The Scottish Government’s consultation on the Human Rights Bill (Scotland) closed today and the recent Programme for Government has confirmed that the Bill will be introduced to the Scottish Parliament in 2023/24.
The vision the consultation document sets out is for a bold and brave new Scotland where, within the limits of devolution, the economic, social, cultural and environmental rights of everyone in Scotland will be respected, protected and fulfilled. The Bill is about ensuring that human rights are at the centre of all decisions ‘duty-bearers’ make, and if this isn’t done, remedies are available. It’s about building a culture of human rights across Scotland so people know and can claim their rights.
This Bill has the potential to make rights real for people in Scotland; in healthcare and education settings, in terms of the food they eat and the environment around them, rights will be realised in the small places close to home.
As noted in our previous blog, the consultation lays out that the Bill will seek to:
- Incorporate into Scots law, within the limits of devolved competence:
- The International Covenant on Economic, Social and Cultural Rights (ICESCR);
- The Convention on the Elimination of All Forms of Discrimination Against Women (CEDAW);
- The Convention on the Rights of Persons with Disabilities (CRPD);
- The International Convention on the Elimination of all Forms of Racial Discrimination (ICERD).
- Recognise and include the right to a healthy environment.
- Ensure the rights are incorporated in a way which guarantees they can be enjoyed and accessed by everyone without discrimination.
- Provide a clear set of duties for public bodies (including, so far as possible, private actors) carrying out devolved public functions in Scotland in relation to the rights of the Bill.
- Create and promote a multi-institutional approach.
- Ensure there are routes to remedy available.
The proposals in the consultation document aren’t perfect, some of this is because of the current devolution settlement restrains what can be achieved. For example, employment law is ‘reserved’, so the power to make laws and decisions about employment remains with the UK Parliament at Westminster. (We wrote about a similar issue recently in our blog about the work underway in Wales to bring the right to adequate housing into Welsh law.)
For this reason, in the consultation document the Scottish Government has suggested not bringing the right to work and to just and favourable conditions of work from ICESCR into the Human Rights Bill.
While we understand the need to make sure the Bill doesn’t go beyond the powers of the devolved settlement, in our consultation submission we asserted that these rights can be realised in more limited ways within the devolution. We believe that there would be great merit in undertaking a specific piece of work now the consultation has closed on how to ensure the right to work (and just and favourable conditions of work) and any other rights that have necessarily been carved out can be realised in more limited and specific ways within the Bill.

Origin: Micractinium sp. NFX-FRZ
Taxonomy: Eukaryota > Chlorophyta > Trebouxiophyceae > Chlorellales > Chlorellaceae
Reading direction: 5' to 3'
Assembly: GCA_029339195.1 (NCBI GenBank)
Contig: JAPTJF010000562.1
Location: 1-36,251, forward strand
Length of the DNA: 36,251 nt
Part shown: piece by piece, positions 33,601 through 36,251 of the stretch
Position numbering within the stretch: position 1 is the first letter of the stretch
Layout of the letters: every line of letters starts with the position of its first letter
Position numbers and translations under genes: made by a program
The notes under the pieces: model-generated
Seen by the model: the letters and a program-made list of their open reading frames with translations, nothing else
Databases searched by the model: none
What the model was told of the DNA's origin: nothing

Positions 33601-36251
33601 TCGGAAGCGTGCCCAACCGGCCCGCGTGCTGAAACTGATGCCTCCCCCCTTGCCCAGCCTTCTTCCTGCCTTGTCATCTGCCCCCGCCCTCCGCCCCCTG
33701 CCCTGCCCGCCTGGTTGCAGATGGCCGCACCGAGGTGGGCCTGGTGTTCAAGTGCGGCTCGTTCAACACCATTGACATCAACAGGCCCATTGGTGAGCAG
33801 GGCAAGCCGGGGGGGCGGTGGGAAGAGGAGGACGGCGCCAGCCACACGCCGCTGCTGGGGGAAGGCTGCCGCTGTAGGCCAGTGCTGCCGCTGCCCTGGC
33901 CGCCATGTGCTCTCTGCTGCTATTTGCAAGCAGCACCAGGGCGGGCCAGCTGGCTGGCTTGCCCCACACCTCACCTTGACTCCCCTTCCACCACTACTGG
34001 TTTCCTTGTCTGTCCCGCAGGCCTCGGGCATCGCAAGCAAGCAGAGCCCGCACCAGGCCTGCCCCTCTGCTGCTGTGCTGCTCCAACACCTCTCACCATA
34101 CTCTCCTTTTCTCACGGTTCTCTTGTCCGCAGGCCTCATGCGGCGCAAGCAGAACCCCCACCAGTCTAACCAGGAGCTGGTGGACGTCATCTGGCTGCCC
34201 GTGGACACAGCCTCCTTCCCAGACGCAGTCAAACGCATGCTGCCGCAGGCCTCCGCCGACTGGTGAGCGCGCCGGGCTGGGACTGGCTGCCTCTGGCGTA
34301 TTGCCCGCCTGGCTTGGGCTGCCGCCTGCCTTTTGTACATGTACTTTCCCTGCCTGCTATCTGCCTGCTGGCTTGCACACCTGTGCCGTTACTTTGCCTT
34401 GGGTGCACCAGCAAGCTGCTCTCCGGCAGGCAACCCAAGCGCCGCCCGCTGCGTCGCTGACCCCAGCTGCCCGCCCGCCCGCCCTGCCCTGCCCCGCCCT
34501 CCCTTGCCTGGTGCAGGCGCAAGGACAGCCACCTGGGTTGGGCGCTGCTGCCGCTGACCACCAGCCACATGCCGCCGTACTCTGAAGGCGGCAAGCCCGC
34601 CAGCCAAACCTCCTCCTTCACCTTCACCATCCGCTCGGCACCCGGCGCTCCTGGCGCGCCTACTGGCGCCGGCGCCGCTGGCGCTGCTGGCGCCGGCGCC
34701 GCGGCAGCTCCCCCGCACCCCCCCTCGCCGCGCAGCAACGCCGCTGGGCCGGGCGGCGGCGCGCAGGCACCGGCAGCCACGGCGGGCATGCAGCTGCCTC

The proposal in the consultation represents a bright future for people in Scotland, but also hope for people across the UK. This positive, consultative process and view of rights is more than just a refreshing change from the seemingly constant onslaught against rights at the Westminster level.
Once enacted, the Human Rights (Scotland) Act would mean that our economic, social and cultural rights are incorporated in the domestic law of a nation of the United Kingdom. This would provide a blueprint for how other devolved nations and jurisdictions, and indeed the UK as a whole, may wish to proceed. We will be able to talk to people and groups within Scotland about the impact the Bill has had, learn lessons from them and read reports and data on the difference it makes. We will have a tangible example of how we can do things better.
Experience tells us that our rights progress by learning from and building on the work of the UK’s constituent nations and jurisdictions. Events in Scotland can be viewed as part of wider picture of work to advance human rights across the UK.
In Northern Ireland there has been the Bill of Rights process, which has included draft advice from the Northern Ireland Human Rights Commission on the contents of such a Bill in 2008 which helped to frame thinking across the UK. The commitment to a Bill of Rights in Northern Ireland was hard fought for and rooted in the Belfast/Good Friday Agreement. Unfortunately, it has been unfortunately held up by successive UK Governments. The #MakeOurFutureFair campaign keeps it going.
In Wales, the Rights of Children and Young Persons (Wales) Measure 2011 means that the Welsh Cabinet Secretaries and Ministers must always consider the rights of children as set out in the United Nations Convention on the Rights of the Child. This was an important inspiration for Scotland’s own UNCRC Bill, which built on this and went further. More recently, the Welsh Government has committed to the incorporation of the United Nations Convention for the Elimination of all forms of Discrimination against Women, the UN Convention on the Rights of Disabled People, and the right to adequate housing. We recently responded to the green paper consultation into adequate housing and fair rents, with a white paper due next year. Check out the ‘Back the Bill’ campaign for more on this.
Positive change is already happening across the UK, and there is more on the way – this is an excellent reason to be hopeful and to get involved with our work. .
Join us in London on 8 November – as five years on from the former UN Special Rapporteur on Poverty, Philip Alston’s, visit to the UK, we hold a conference to set out the state of economic, social and cultural rights across the UK and discuss potential solutions – booking here.